Thursday, January 2, 2020

That Trees Do Cry

That Trees Do Cry

It could not have been less obvious. Even the foreign workers working nearby would have realised
something was amiss. A building that was closed and of little significance to them whatsoever, and yet, there was this constant stream of people - individuals, couples and families - that trickled in like wandering spirits, lingering about quietly in as much as a whisper, drifting in and out of the silent stairways, and loitering before bolted doors and unlit windows.

Hitherto they took their cameras out now and again to steal a shot here and there without getting in
each other's way. The respectful silence that permeated the air betrayed the mutual understanding that each one has for the privy of the other's need to be alone to dwell in his or her own timeless place of memorable fondness and youth.

I brought my 10 year old son along just to relive the little moments that we once had here. I vividly
remember one rare breakfast of sandwiches and coffee in the cafe by the fountain in the inner
courtyard five years ago. I couldn't remember what we chatted about, but I remember we had a
magazine and he was reading something aloud to me. I remember feeling very proud as the elderly lady at the next table beamed an approving smile at the proficiency of this young reader.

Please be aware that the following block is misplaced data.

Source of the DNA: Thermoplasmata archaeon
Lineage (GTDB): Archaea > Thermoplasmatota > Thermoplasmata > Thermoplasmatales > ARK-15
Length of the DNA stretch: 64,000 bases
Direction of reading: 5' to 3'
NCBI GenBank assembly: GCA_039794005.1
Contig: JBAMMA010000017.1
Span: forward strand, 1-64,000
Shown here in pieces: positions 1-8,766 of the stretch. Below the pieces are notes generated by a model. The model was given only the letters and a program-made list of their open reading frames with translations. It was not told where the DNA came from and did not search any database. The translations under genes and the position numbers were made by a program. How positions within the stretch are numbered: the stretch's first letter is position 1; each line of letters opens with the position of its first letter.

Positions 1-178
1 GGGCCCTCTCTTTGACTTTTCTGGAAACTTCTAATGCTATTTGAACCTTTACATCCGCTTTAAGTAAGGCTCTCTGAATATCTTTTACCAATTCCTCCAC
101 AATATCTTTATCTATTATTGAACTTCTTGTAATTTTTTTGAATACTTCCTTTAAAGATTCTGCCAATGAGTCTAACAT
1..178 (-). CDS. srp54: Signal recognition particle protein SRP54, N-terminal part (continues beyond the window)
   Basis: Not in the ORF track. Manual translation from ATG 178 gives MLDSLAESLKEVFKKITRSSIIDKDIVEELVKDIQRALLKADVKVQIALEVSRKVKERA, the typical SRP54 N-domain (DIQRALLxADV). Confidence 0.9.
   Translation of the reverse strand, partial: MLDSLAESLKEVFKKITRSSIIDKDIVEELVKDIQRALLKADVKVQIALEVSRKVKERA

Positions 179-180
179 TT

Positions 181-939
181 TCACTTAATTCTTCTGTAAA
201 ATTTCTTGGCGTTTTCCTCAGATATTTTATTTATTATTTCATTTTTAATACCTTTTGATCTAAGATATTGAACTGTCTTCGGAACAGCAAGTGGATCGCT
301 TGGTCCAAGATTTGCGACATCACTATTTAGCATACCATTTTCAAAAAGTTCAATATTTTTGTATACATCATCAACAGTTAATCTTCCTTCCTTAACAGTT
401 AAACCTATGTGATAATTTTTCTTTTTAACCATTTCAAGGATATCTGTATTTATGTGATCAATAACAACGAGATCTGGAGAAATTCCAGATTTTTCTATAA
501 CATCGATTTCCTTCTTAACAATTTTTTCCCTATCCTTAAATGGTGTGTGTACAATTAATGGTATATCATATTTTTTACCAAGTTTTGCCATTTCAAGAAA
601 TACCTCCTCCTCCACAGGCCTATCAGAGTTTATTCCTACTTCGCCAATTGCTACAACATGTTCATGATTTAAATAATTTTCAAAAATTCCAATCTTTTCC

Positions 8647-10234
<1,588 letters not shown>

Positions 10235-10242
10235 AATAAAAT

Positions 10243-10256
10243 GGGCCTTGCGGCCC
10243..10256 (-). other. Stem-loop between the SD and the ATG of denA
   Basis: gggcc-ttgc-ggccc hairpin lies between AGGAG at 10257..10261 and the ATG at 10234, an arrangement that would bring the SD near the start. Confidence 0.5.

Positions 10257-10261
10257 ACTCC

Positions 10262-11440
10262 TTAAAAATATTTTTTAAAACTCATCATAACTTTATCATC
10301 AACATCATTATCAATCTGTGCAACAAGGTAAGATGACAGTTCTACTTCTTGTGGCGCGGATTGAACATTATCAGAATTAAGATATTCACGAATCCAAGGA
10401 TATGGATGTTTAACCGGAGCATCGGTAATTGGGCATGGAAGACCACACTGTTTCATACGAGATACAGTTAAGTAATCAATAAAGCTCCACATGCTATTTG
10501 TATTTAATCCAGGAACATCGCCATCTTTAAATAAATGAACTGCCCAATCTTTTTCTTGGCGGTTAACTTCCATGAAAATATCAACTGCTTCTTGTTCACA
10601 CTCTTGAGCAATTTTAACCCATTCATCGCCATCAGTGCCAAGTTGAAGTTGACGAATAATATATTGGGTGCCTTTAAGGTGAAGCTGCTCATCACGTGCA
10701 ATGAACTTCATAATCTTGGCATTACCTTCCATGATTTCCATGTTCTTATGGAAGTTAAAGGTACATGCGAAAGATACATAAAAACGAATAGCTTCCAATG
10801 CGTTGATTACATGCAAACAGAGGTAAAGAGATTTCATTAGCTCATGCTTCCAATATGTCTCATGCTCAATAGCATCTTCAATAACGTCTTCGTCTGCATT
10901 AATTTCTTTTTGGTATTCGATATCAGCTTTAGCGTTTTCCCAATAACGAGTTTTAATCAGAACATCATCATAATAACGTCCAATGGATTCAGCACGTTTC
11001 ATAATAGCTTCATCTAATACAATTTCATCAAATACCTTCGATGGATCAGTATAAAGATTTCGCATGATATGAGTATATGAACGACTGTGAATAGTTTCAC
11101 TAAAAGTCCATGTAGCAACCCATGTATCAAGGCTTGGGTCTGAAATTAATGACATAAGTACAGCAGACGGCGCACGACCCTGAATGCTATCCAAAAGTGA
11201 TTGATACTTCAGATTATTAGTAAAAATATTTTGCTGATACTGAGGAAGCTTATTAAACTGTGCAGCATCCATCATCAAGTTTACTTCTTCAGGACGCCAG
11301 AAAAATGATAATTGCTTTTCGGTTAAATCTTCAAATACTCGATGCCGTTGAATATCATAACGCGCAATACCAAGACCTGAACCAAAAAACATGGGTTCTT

However the strongest piece of thread that binds me still to this place can be found on the parapet of the main stairways. Here it was, and still is in my eyes, the memorable resting place that me and my siblings sat with Enid Blyton's books in our hands. We loved this spot and would sit here for a while before adjourning home.

I had wanted so much to share this feeling with my son. That I did sitting there with him for a while and we had pictures taken for good measure. However, what happened next, swept me off my feet in the most enchanting way.

'Daddy... look! A slide.' I looked up and saw him sliding down the smooth terra cotta tiles. 'That was
exactly what I and my brother and sisters did too,' I smiled.

Never in my wildest dream that out of my babe's mouth comes a distant voice from my past and so miraculous a gift of vision that only he, my son, could ever have presented me so dearly.

We left shortly after and walked slowly round to the side of the red-brick building for one last time.
Surprisingly, there were still some books lining the window sill inside. They looked forlorn and sad against the algae-stainted pane, leaning out as if to take a last glimpse of us old faithfuls.

It seemed goodbyes were hard even from the inside too. Long gone were the noises of the children and the incessant steps that greeted the arrival and departure of the library visitors. Anguish draped heavy like a burial cloth.

As I walked to my favourite Sea Beam tree at the end-corner of the building, I wondered if I, amongst the thousands of old faithfuls, had done enough to help conserve this place of our youth.

A carpet of tiny flowers greeted me under the Sea Beam tree. Some fell on my head. As I stooped to pick
up some, I found a dying caterpillar lying motionless amongst the fallen flowers. It must have fallen from the high canopy too.

I looked up to see my son who by then was riding happily about in the carpark on his scooter. Will he and his generation ever know that trees do cry when a caterpillar dies? I sincerely hope so, and understand why dad and others alike are so sad today.

- Joseph Lai, 3 April 2004

In its place - a gaping hole of an entrance to the 350m Fort Canning Tunnel. A very short tunnel for a cherished place of memories and growing up for Singapore Merdeka Generation especially. 

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